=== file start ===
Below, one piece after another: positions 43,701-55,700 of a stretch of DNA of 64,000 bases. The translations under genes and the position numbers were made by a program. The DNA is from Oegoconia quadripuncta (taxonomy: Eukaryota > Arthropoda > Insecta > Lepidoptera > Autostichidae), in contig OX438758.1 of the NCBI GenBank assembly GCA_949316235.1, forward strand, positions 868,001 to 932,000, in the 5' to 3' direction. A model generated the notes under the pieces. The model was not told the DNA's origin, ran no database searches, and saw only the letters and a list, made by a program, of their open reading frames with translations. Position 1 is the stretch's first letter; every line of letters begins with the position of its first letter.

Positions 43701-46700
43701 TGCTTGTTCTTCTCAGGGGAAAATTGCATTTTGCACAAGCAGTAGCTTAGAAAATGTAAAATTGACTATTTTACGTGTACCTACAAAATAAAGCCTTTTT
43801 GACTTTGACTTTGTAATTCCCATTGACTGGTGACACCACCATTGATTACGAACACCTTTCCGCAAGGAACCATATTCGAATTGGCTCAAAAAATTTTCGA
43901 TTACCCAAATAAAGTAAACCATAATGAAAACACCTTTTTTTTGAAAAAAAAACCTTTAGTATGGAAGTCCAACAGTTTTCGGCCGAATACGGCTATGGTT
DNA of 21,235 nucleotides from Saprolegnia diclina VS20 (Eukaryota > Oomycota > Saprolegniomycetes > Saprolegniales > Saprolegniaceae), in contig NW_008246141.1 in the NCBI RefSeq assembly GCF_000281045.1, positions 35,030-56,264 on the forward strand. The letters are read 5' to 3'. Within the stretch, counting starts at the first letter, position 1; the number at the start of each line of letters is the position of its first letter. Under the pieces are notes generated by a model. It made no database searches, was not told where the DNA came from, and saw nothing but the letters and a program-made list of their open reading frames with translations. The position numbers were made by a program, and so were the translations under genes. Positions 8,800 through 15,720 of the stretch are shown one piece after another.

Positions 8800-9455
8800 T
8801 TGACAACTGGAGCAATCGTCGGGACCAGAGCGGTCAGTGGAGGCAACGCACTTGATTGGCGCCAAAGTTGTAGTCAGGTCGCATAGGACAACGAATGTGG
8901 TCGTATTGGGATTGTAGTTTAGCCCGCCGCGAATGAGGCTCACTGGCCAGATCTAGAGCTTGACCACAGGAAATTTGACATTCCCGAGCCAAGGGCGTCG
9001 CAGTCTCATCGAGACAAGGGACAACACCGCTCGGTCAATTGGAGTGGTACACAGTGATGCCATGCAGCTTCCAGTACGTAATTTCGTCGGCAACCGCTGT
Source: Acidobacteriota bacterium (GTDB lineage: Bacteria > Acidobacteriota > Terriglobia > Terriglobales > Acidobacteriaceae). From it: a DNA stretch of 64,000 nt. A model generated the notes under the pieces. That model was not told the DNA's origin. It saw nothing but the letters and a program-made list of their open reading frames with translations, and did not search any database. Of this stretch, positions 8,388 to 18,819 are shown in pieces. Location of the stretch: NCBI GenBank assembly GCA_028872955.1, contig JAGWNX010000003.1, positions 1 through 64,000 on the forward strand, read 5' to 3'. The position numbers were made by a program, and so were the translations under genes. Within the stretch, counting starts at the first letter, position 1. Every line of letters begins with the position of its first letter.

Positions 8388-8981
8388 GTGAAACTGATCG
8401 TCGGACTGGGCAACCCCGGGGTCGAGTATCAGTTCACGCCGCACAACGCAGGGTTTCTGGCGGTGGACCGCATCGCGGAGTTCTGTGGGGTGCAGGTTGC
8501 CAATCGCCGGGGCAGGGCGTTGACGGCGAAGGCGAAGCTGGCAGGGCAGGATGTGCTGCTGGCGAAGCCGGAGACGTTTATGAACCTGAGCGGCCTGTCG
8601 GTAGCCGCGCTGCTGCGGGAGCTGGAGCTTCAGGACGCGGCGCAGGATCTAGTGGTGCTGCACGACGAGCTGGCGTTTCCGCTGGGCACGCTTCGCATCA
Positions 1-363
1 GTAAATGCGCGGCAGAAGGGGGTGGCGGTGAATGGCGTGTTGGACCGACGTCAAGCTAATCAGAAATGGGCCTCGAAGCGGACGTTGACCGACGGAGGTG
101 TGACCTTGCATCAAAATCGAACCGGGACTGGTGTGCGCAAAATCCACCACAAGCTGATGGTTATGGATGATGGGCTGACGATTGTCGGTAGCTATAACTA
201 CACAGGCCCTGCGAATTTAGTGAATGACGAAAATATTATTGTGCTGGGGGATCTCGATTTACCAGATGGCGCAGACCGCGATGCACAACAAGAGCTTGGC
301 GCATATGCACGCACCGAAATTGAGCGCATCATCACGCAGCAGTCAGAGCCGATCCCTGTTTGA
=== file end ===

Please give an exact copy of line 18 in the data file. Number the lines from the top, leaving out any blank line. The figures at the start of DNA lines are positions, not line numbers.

Positions 1-363